However, Nester claims soccer was her best sport. During her high school years, the Pennsburg native played for Valley Soccer because the Indians did not have a girls team.  "I liked best whatever sport I was playing," Nester said.

            As a senior, Nester also entertained the crowd at home football games while dressed as the school mascot. The previous year, she substituted for Sue Johnson Jarrett.  "I really enjoyed it," Nester said.

            She continued her athletic career at the University of Maryland, played field hockey and lacrosse as a recruited walk-on. During her sophomore season, in the spring of 1991, the lacrosse team reached the NCAA national championship game.  "Those were some of the best years," Nester said of her time at the College Park campus.

            Though concussions forced her to stop playing, she continued to work in the athletic department. As a member of the sports marketing department, Nester again dressed up as her school's mascot. During an event to promote Maryland football, she appeared as Testudo, a Diamondback terrapin.

            Nester also dressed as a Hershey Bar for a basketball game at Cole Field House. She and several other mascots danced around during warm ups, then played at halftime.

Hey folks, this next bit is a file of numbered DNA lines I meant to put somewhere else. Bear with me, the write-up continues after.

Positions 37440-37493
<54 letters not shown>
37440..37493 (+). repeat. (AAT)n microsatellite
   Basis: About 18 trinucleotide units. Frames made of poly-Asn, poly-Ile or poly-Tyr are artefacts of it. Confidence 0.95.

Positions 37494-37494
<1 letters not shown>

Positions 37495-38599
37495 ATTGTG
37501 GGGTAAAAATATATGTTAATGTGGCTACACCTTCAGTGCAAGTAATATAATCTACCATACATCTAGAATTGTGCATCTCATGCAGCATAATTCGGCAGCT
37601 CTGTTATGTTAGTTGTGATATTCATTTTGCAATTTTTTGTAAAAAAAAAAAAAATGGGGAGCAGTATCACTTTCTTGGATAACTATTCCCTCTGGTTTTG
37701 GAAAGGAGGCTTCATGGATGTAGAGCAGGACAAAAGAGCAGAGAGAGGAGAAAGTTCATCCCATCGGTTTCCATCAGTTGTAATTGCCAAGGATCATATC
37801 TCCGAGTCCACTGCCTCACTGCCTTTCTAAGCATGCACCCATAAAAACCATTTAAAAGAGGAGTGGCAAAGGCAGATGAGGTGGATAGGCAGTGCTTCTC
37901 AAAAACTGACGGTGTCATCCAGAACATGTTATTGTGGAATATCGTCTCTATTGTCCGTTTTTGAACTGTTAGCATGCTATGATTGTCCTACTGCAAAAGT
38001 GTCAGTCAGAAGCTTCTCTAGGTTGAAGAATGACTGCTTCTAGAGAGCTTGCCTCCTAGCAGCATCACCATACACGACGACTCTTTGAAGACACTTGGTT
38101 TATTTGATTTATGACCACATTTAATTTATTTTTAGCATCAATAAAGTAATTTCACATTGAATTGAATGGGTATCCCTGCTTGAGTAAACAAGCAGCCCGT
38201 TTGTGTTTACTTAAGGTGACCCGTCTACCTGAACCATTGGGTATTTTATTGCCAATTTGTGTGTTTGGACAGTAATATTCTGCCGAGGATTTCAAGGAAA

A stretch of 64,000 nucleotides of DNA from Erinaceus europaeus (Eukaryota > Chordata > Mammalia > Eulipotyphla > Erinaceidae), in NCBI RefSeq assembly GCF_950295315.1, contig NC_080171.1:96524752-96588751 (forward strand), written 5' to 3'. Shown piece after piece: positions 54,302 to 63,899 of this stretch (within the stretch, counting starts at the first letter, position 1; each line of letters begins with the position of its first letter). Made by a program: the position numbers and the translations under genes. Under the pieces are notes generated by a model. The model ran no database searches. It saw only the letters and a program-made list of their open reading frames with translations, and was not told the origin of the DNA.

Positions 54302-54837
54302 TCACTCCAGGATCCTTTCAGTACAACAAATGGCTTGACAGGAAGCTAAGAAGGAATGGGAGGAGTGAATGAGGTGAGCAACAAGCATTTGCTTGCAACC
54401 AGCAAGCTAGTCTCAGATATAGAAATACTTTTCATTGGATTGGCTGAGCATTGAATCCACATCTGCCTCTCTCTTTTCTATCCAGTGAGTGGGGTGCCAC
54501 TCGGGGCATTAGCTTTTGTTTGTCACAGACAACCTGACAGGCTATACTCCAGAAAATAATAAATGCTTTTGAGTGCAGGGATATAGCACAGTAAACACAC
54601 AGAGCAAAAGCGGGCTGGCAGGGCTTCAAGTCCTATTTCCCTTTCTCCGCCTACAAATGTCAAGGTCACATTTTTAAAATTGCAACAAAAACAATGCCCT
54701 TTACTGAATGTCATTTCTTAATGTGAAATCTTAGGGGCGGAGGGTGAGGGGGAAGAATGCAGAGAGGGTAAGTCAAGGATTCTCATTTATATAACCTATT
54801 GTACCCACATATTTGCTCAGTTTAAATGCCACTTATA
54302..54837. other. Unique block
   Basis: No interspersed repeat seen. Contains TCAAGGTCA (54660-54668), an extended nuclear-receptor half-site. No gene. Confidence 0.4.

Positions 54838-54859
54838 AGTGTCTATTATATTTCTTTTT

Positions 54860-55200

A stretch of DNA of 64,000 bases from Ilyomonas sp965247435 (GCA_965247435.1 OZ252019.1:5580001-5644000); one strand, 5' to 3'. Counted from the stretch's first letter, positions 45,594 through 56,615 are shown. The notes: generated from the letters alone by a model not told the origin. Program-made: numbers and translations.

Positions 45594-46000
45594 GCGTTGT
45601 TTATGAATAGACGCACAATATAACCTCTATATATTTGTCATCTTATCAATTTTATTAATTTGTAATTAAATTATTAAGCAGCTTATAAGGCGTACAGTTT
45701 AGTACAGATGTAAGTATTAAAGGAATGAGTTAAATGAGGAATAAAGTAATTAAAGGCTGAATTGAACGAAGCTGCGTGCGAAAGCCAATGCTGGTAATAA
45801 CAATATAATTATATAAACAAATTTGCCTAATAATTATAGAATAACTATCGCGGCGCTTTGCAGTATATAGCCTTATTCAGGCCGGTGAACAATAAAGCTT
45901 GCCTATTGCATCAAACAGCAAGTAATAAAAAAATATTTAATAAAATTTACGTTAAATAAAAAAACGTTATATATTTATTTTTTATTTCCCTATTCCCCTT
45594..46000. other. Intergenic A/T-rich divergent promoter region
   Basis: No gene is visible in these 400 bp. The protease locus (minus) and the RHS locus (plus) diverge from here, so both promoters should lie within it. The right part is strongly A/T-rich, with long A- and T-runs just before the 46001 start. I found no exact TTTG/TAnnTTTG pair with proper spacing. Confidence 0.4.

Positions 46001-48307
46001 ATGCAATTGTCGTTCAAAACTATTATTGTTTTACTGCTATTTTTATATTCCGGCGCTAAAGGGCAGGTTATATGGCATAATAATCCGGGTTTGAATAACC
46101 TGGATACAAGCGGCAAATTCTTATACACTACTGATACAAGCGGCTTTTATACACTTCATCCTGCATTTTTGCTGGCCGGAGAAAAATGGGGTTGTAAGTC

Matt Duka

            After graduating from the University of Pennsylvania with an English degree,

Matt Duka

Matt Duka wanted to do something creative. He discovered that outlet at an advertising agency in Reading.  Back then, the internet was novel. According to Duka, several clients considered it a passing fancy.

            "At that point, no one understood the technology," he said. "No one knew where it was going to go."

            After graduation, the Pennsburg native was hired as the creative director and vice president of eMedia with Montgomery & Partners, Inc. He stayed with the company for nearly eight years, until May of 1999, and dealt with commutes to Philadelphia and Washington, D.C.

            "I was enthralled with the problem-solving portion of the job," Duka said. "We were working with clients who never had a website company. I knew it was the new frontier."